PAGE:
US Property Capital Gains Tax for Non-Residents 

US Property Capital Gains Tax for Non-Residents 
Updated on April 15, 2024

Navigating the capital gains tax implications for non-residents selling US property can be complicated. This guide provides a comprehensive understanding of US tax law for foreign investors. It covers topics such as who is subject to capital gains tax, the relevant tax rates, and possible strategies for reducing tax obligations. 

What is Capital Gains Tax? 

Capital gains tax (CGT) is a tax on the profit earned from selling certain assets. These assets often include investments such as stocks, real estate, cryptocurrency, and personal property. If you sell US-based assets and make a profit, you may be required to pay capital gains tax. 

Filing capital gains tax returns can be challenging for many non-residents in the US. This article provides all the information you need to file your income tax return before the deadline correctly. For citizens and resident aliens, capital gains are a part of their worldwide income, which means they are subject to US taxation. 

Non-resident aliens (NRA) are subject to a 30 percent tax rate on US-source net capital gains if they are in the US for at least 183 days in the taxable year in which the gain occurs. The tax should be withheld at the source of the payment. The provision only applies if the NRA is not taxed as a resident under substantial presence. 

Capital gains from US real property interests are taxable regardless of presence. Furthermore, capital gains by non-residents resulting from the sale of US partnerships with effectively connected income (ECI) are subject to US tax. Withholding requirements on the gross proceeds from selling US real property interests and partnerships with ECI also apply. 

Who Is Considered a Non-Resident Alien?

The Internal Revenue Service (IRS) has two taxpayer classifications: resident and non-resident aliens. A resident alien typically meets the substantial presence test or is a green card holder. On the other hand, NRAs are individuals who do not have green cards and have limited physical presence in the US. 

Non-US citizens are generally categorized as NRAs if they are not green card holders or if they do not pass the substantial presence tests. Examples of non-resident aliens include students, teachers, and those seeking medical treatment in the US. 

You will be considered a Resident Alien if you meet the Substantial Presence test and will be taxed as if you were a US citizen. The Substantial Presence test first looks at the number of days you were physically in the United States for the year in question. If in any year you were in the US for less than 31 days, you did not pass the Substantial Presence test for that year. If you were in the US for 31 or more days, then the Substantial Presence test uses a formula to determine if you are treated like a Resident Alien or an NRA. If this formula calculates the total number of days over a three-year period to be 183 days or more, then the Substantial Presence test is met. 

The formula works as follows. It first determines the number of days in a year that you were present in the US and uses all of those days towards the 183 required days. It then looks to the previous year and counts each day as 1/3rd of a day. For example, if you were present in the US for 30 days, then for this purpose, you would be considered present in the US for 10 days. It then looks at the next prior year, the third year, and counts each day as 1/6th of a day. For example, if you were in the US for 60 days, this would count as 10 days. Each day count is added from the first, second, and third years. If the calculated total is less than 183 days, the Substantial Presence test is not met. If the formula yields 183 days or more, then the Substantial Presence test is met for that first year, and the individual is therefore, taxed as a Resident Alien for that tax year.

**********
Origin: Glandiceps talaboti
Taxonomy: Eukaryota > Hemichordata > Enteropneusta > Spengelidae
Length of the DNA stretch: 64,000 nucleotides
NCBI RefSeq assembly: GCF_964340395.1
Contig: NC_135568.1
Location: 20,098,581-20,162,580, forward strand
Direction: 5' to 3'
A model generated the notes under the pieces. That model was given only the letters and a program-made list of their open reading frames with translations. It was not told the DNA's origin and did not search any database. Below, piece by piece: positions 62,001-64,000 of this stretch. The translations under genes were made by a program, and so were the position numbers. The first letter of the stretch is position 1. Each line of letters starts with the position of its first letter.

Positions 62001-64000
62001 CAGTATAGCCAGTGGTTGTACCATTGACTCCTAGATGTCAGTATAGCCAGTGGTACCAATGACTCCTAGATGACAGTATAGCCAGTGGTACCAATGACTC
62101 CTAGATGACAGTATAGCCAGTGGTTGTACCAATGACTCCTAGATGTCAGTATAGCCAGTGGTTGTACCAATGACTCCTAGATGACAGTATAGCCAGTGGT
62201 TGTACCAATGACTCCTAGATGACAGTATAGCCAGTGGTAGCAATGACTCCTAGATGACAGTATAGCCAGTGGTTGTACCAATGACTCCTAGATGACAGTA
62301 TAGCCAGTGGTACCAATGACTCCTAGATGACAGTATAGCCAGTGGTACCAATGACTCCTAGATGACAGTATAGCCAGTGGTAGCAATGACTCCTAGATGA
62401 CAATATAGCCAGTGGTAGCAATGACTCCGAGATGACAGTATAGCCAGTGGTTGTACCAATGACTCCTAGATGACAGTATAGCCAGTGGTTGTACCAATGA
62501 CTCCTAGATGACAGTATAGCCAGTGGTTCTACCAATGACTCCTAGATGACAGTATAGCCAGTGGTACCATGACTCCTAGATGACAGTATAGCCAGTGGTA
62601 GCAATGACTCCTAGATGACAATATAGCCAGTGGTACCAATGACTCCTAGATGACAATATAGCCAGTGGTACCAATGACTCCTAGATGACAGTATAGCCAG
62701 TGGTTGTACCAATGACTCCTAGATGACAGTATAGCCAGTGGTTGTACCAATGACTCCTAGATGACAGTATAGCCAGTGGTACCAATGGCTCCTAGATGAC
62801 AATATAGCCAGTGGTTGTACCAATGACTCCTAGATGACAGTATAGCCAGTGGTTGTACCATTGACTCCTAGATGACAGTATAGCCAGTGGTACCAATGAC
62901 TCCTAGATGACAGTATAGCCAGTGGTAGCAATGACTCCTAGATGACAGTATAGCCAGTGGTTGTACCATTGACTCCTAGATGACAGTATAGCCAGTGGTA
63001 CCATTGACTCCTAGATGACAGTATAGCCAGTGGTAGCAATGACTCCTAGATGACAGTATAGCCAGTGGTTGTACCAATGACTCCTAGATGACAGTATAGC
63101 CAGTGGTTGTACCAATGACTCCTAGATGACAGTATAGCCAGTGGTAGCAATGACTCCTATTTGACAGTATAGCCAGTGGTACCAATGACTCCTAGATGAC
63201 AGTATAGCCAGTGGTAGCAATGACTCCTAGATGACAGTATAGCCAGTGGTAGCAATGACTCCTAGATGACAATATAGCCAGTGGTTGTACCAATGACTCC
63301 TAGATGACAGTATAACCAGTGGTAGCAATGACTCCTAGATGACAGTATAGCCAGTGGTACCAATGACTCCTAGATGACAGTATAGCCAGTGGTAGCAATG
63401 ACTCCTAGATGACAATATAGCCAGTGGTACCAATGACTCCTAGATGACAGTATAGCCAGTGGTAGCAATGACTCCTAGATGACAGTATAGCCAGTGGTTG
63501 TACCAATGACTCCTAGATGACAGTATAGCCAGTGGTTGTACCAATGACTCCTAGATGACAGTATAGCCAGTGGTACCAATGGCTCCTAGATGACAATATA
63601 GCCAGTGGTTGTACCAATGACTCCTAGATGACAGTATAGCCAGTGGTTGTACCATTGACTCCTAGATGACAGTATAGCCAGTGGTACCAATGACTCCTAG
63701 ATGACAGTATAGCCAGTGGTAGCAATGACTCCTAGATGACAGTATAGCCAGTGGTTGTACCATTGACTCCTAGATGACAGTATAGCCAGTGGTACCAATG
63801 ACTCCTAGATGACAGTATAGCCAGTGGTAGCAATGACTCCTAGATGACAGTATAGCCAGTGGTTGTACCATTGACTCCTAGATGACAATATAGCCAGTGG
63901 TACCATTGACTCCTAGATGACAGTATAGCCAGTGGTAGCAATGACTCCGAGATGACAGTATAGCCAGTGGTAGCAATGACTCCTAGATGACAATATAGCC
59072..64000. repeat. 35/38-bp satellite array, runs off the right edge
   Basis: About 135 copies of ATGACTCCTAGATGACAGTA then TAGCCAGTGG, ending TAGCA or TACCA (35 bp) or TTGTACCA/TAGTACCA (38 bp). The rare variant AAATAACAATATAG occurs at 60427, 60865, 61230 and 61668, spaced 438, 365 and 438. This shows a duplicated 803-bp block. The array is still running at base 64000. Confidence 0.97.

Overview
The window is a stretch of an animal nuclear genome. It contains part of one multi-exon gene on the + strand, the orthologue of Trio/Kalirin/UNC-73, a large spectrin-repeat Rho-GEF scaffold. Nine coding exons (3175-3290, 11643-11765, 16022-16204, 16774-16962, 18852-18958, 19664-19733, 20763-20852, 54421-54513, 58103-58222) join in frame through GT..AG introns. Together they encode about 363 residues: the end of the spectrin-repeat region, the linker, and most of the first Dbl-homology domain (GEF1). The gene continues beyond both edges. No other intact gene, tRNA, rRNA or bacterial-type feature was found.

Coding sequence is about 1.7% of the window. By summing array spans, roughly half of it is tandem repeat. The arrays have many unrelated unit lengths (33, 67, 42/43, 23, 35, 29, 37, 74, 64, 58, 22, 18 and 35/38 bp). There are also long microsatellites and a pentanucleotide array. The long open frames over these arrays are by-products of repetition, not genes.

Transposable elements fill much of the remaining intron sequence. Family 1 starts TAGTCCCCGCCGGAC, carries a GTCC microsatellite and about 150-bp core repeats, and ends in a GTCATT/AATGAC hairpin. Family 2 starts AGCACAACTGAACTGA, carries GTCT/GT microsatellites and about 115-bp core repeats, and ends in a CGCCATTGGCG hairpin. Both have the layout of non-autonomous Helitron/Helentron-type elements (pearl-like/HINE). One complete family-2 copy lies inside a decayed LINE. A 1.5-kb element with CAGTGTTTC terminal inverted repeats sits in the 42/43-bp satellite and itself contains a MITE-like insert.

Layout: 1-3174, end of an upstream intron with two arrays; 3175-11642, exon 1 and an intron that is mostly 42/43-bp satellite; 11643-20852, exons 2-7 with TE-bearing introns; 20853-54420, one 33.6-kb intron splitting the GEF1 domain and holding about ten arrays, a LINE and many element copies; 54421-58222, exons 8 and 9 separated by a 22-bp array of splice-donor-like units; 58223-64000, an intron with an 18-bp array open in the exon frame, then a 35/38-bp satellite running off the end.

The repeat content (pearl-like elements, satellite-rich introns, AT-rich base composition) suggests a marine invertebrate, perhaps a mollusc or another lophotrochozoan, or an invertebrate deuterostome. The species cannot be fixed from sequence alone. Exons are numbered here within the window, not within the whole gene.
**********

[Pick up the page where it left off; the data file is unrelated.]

General Rule for Non-Residents Selling US Property 

When it comes to NRAs selling investments held in a brokerage account, they are usually not required to pay US capital gains tax.  

However, it’s important to note that NRAs may still be responsible for paying capital gains tax in their home country. While the brokerage firm will not withhold any money, complying with your country’s tax regulations is crucial. 

It’s worth mentioning that certain non-resident aliens may be subject to a 30 percent capital gains tax if they have been in the US for more than 183 days. That applies to non-resident alien students, scholars, and employees of foreign governments and international organizations. However, this rule only applies if their tax home has also shifted to the US. 

Exception: Real Estate and FIRPTA 

Under FIRPTA or the Foreign Investment in Real Property Tax Act, a specific rule requires buyers to withhold some of the sale proceeds from NRAs selling US real estate. This withholding amount is an advance payment toward any potential liability for capital gains tax. 

The withholding rate depends on the sale price: 

  • Sales exceeding $1 million: 15 percent withholding 
  • Sales between $300,001 and $1 million: 15 or 10 percent depending on tax treaty benefits 
  • Sales of $300,000 or less: 15 percent or $0 depending on tax treaty benefits 

Filing a US Tax Return To Recover Withheld Amounts 

Suppose you are an NRA who believes that you are eligible for a reduced or zero capital gains tax rate due to a tax treaty or other factors. In that case, you can file a US tax return to recover some or all of the withheld amount. The procedure involves a form 1040NR.   

Factors Affecting Capital Gains Tax Liability for NRAs